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Chaturanga…The lost game

Chaturanga…The lost game

Shadow_47
Apr 24, 2013, 3:49 PM 4

The true origin of the game of Chess is not clear. Some Legends attribute its invention to the Biblical King Solomon, or to the Greek god Hermes, or to the Chinese mandarin Hansing. But most probably originated in India sometime around the 5th, 6th or 7th century AD. From there the game crossed into Persia (now Iran), then ~ to Europe.

 

 There is also a new interesting theory and proofs that the game went through North Africa, then through Spain to reach the western part of Europe and only then it came back to the eastern horizons and Russia. Sometimes ideas, in this case the game, do not travel logically, in other words for me it’s not because it came from east that the final destination was the western part, I think that in fact it was a bit more complicated than that, the wind does not always blow from the same direction to another it is changing and very often comes back to where it started. So the interest for chess went south to North Africa then went as far as Gibraltar peninsula located at the southern edge of Spain and from there spreaded back around all Europe.

 

The word Chess is thought to be derived from "shah," the Persian word for king, and the word checkmate from shah mat, meaning "the king is dead."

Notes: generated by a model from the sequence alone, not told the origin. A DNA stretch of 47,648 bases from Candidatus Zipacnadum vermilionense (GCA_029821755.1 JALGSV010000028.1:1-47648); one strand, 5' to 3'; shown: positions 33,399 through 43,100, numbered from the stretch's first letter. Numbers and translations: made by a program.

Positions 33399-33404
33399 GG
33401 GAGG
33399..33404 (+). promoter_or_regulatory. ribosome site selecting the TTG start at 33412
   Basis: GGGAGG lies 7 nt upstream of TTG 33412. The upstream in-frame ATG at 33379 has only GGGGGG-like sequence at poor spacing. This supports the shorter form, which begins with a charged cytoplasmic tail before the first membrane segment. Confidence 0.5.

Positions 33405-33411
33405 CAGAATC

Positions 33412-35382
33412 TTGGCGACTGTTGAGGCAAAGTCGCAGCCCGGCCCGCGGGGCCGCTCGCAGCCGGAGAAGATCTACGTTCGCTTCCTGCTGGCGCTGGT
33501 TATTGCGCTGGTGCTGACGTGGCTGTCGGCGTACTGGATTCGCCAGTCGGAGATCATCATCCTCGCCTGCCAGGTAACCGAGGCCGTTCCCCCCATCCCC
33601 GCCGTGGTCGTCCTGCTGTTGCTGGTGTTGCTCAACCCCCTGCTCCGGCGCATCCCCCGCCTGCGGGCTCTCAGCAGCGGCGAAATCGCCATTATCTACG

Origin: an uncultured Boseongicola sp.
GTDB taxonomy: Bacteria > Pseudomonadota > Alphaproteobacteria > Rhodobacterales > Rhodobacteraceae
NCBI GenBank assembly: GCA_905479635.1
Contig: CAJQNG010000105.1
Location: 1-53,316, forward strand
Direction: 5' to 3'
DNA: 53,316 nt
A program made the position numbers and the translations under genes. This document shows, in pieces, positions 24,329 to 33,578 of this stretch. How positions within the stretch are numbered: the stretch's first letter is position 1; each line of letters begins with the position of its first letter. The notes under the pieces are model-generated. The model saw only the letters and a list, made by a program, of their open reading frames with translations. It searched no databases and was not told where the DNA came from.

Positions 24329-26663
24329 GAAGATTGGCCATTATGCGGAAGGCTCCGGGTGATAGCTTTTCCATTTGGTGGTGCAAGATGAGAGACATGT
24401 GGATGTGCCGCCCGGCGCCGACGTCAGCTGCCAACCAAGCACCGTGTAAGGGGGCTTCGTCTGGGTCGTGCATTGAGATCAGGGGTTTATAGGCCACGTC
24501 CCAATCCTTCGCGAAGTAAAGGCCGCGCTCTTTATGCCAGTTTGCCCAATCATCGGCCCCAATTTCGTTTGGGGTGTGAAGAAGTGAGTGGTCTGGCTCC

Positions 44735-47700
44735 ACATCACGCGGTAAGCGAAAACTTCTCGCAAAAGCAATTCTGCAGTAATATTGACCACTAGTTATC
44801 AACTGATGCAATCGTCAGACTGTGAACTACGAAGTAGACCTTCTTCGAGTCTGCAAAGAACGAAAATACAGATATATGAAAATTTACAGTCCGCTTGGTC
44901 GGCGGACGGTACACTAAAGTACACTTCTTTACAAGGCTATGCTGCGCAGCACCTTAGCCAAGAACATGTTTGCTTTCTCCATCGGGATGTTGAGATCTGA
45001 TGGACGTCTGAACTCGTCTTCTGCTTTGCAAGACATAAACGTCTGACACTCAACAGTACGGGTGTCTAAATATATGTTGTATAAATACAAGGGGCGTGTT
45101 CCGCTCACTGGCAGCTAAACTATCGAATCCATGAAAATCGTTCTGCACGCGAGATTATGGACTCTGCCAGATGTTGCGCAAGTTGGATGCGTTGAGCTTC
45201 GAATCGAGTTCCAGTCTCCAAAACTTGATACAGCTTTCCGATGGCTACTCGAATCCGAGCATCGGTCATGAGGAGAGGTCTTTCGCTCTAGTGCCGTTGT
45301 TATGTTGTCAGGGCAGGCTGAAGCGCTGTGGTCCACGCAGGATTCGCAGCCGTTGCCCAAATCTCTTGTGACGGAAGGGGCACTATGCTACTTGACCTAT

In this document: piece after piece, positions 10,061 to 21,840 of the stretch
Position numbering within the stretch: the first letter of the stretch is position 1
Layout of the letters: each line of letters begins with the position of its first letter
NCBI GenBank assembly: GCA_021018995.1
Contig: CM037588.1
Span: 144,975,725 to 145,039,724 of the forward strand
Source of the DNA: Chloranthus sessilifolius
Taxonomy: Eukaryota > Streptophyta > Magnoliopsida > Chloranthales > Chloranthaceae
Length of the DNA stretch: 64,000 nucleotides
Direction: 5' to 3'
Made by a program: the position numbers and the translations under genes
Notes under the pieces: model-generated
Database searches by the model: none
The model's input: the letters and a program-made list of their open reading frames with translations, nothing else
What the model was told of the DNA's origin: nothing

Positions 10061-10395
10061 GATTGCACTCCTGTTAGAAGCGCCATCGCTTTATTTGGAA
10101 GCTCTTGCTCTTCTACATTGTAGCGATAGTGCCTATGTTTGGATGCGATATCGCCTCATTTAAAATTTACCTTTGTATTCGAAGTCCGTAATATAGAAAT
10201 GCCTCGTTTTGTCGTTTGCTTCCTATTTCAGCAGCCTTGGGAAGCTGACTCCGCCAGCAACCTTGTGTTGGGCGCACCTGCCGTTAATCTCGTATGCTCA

The earliest written mention of a Chess like game appeared around 600 AD, and the fact that it was mentioned without an explanation suggests that it was already well known by that time. Chess is one of a group of games related from Chaturanga, a game believed to have originated in India in the 6th century or perhaps earlier, which itself may be related to a much older Chinese game. Chaturanga is a Sanskrit word referring to the four arms (or divisions) of an Indian army: elephants, cavalry, chariots, and infantry, from which come the four types of pieces in that game.

 

It was not only two quoted texts that strengthened the belief for China as the birthplace of Chess, but also the circular bronze and ivory counters for the astrological Hsiang Hsi and for the war game Hsiang Chhi found during excavations. Similar finds are totally lacking in India. Indeed, India is a Chess Sahara Desert for archaeological finds, written documents, literature, early references, legends or anything akin.

 

Chaturanga spreaded eastward from Korea to Japan. It also appeared in Persia after the Islamic conquest (638-651). In Persia the game was first called chatrang, the Persian form of chaturanga and then shatranj the Arabic form of the word. The spread of Islam to Sicily and the invasion of Spain by the Moors brought shatranj to Western Europe. It reached Russia through trade routes from several directions. By the end of the 10th century, the game was well known throughout Europe. It attracted the serious interest of kings, philosophers and poets, and the best players recorded their games for posterity. Problems, or puzzles, in which the solver has to find a solution (such as a forced Checkmate in a given number of moves), became very popular during the 12th and 13th centuries.